Week Two in our Books of Summer series brings us to a truly special book and a woman who I have grown to love so much I consider her a sister. Some friends become more than friends, they become family, and Marybeth has been that kind of friend to me. Marybeth understands Story in a way that few people do and her fifth novel, THE BRIDGE TENDER, is by far her best yet. We have a copy up for grabs today, along with the other four novels in our series. (See the entry form below for details). And you can still enter the giveaway for week one here.
The Bridge in The Bridge Tender
Call me slow on the draw but the bridge symbolism in my new book wasn’t immediately apparent to me when I began writing. I conceived of the book idea just like I had conceived of several of my other novel ideas– on a visit to Sunset Beach, NC. The place itself evokes a feeling of escape, traveling back to a simpler time, and all the things a beach vacation should be. But on this visit the quaint and unpredictable pontoon bridge that had originally connected the island to the mainland was being replaced by a sleek, hulking, dependable structure arcing across the sky. The citizens and regular visitors of Sunset Beach were divided over the bridge’s demise, and it was this debate– and the passionate feelings associated with the bridge– that spurred me to write a novel about it.
It was only after I started crafting the story that I realized what I was doing. As I told the story about a young widow who must journey to Sunset Beach to fulfill her husband’s last wish for her and gets drawn into the community’s debate about the fate of the bridge, I was also telling a story about the bridges in our lives. Bridges, I came to understand, are the things that take us from where we’ve been to where we’re going. They connect us from our past to our present. They serve us well, if we let them. Yet sometimes we are resistant to crossing those bridges. We want to stay safely on the familiar side. We are afraid of the journey across, of what waits for us.
Sometimes we just need other people to make the journey with us. Sometimes we need assurance that there are going to be friendly faces there to greet us on the other side. Sometimes we need time to prepare to cross, and we need the people in our lives to let us take that time. My main character, Emily, needed all of this as she journeyed out of grief and into hope one halting step at a time.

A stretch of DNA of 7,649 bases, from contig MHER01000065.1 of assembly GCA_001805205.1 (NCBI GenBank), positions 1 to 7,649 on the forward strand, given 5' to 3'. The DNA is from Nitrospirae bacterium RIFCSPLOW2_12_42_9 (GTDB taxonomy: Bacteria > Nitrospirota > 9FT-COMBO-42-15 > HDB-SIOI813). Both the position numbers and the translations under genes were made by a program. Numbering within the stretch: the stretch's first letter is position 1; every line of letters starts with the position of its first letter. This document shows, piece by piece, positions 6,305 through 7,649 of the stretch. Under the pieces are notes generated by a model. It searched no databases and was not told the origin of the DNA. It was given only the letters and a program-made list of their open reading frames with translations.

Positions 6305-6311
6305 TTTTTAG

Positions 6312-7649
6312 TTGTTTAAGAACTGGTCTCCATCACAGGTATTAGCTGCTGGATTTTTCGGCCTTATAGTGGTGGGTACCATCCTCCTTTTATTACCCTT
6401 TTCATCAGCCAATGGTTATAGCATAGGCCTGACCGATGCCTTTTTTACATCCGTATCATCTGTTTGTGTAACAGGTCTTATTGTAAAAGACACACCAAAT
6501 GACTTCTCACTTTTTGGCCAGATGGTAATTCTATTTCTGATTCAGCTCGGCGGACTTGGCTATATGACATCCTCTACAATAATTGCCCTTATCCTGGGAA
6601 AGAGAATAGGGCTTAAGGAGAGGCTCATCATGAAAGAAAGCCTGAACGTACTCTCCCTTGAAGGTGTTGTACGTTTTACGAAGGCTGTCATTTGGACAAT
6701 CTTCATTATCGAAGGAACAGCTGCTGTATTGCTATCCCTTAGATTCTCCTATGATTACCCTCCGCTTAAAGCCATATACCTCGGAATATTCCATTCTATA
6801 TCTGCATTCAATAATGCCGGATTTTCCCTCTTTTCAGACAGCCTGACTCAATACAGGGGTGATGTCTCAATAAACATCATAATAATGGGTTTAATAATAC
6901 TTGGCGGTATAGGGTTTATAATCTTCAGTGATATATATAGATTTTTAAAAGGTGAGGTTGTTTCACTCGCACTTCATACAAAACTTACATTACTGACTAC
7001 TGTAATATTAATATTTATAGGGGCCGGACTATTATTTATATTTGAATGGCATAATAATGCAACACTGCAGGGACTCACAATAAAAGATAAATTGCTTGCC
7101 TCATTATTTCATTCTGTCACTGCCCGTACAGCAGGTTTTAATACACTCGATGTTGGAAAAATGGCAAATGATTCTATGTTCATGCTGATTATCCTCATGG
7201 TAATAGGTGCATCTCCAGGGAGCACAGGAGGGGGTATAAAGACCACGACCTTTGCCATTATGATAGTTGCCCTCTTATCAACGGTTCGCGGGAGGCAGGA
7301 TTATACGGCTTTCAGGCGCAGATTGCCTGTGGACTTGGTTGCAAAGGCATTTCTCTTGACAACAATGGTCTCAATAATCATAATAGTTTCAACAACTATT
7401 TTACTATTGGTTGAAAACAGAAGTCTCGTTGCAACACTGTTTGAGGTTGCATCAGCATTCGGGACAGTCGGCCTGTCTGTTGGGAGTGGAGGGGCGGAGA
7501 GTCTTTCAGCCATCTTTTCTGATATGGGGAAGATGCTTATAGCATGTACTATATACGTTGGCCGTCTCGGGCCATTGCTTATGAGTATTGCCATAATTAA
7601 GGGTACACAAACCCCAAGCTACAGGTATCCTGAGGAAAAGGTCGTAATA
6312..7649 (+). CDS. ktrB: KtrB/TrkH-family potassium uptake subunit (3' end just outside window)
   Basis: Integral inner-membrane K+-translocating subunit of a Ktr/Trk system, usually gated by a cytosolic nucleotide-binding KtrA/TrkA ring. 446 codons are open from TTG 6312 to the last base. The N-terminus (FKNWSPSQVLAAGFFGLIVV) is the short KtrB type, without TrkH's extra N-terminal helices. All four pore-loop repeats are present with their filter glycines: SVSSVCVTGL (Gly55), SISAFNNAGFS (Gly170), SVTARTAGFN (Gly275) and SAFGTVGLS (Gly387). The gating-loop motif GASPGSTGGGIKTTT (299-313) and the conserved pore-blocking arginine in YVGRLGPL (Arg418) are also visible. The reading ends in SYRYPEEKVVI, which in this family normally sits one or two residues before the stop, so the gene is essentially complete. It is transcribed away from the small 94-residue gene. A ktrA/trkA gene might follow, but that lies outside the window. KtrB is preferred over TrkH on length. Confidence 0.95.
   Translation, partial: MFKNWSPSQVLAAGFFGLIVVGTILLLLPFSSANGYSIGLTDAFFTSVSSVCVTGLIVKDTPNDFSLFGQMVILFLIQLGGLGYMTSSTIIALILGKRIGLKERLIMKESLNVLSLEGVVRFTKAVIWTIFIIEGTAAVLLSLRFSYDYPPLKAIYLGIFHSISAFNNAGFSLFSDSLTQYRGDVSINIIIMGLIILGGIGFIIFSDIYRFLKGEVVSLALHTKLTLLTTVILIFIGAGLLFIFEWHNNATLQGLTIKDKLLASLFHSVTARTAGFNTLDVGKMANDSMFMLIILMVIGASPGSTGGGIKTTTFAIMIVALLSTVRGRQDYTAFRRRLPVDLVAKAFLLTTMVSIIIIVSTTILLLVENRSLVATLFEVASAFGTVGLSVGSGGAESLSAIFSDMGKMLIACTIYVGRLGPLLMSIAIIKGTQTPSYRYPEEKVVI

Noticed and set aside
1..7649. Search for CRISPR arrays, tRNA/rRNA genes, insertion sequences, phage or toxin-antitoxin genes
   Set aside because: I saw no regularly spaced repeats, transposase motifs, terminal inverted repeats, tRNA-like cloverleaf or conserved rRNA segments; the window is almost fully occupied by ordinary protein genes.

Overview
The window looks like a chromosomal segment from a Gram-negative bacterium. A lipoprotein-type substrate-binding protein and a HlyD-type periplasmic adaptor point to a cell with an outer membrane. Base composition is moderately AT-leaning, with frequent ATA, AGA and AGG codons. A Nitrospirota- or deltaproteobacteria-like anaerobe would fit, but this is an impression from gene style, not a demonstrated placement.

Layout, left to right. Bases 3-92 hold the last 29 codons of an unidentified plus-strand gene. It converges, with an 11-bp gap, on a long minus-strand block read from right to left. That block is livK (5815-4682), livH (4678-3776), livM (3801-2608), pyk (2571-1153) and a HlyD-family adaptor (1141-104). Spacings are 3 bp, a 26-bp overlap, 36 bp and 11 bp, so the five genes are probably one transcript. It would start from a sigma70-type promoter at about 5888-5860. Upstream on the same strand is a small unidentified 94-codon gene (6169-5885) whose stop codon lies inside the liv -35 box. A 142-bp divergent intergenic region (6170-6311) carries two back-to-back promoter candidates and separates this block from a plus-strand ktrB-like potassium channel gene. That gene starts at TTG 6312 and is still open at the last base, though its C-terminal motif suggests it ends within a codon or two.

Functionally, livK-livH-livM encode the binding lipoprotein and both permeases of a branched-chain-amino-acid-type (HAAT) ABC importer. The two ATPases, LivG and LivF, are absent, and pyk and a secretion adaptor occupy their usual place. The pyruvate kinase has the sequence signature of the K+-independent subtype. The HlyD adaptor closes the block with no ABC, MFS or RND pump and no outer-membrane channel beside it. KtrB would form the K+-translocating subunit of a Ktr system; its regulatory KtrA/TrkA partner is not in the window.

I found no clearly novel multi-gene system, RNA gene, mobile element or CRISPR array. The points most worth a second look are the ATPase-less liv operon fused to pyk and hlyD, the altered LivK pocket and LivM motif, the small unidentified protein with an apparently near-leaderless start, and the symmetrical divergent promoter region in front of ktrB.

I gave Emily what she needed, what we all need. I gave her new friends and old ones, someone who needed her, someone who she might need, people who made her laugh, who drew her back into fun and laughter and living again, people who also let her cry and play the same sad song over and over. I let her linger in safety, but I also pushed her towards the unknown. And in the end, I let her learn to trust that the bridge would take her where she needed to go.
Every book teaches me something about life. This one taught me about bridges, and getting where we need to go. And that, no matter what our journey looks like, there are always ways to get safely across.
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On their honeymoon, the new Mr. & Mrs. Ryan Shaw made a pact: No matter the sacrifices along the way, one day they would return to Sunset Beach, North Carolina—this time to buy their own home.
But that dream was not to be. Seven years into a beautiful marriage, Emily is left a widow, heartbroken, and way past caring about anything.
Until a man approaches her, claiming to have something left to her from Ryan. Something secret.
Unsure if she can ever embrace a new life without her husband, but even less sure about continuing to stay where she is, Emily heads to the coast to keep her end of the promise she once made.
Without delay, she becomes immersed in the lives of the locals, including the reclusive bridge tender with an unexpected past. As the community debates over building a new bridge, Emily must decide whether she will build a bridge of her own, one that will take her out of a painful past and into the new life—and new love—that her lost love made possible.